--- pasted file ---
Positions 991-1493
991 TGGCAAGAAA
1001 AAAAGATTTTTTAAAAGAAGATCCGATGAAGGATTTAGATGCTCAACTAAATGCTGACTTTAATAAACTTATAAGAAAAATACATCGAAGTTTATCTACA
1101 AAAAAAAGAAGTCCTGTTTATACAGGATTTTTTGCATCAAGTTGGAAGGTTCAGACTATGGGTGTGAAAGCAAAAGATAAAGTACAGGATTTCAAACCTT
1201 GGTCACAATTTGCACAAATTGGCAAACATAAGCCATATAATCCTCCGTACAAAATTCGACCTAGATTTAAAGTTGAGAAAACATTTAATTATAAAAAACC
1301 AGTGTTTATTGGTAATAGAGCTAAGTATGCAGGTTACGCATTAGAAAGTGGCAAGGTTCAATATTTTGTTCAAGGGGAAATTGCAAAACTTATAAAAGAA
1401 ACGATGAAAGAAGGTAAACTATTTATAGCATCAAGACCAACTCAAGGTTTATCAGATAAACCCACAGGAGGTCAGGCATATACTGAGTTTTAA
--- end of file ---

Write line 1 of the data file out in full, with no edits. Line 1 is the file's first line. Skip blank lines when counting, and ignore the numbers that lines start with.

Positions 991-1493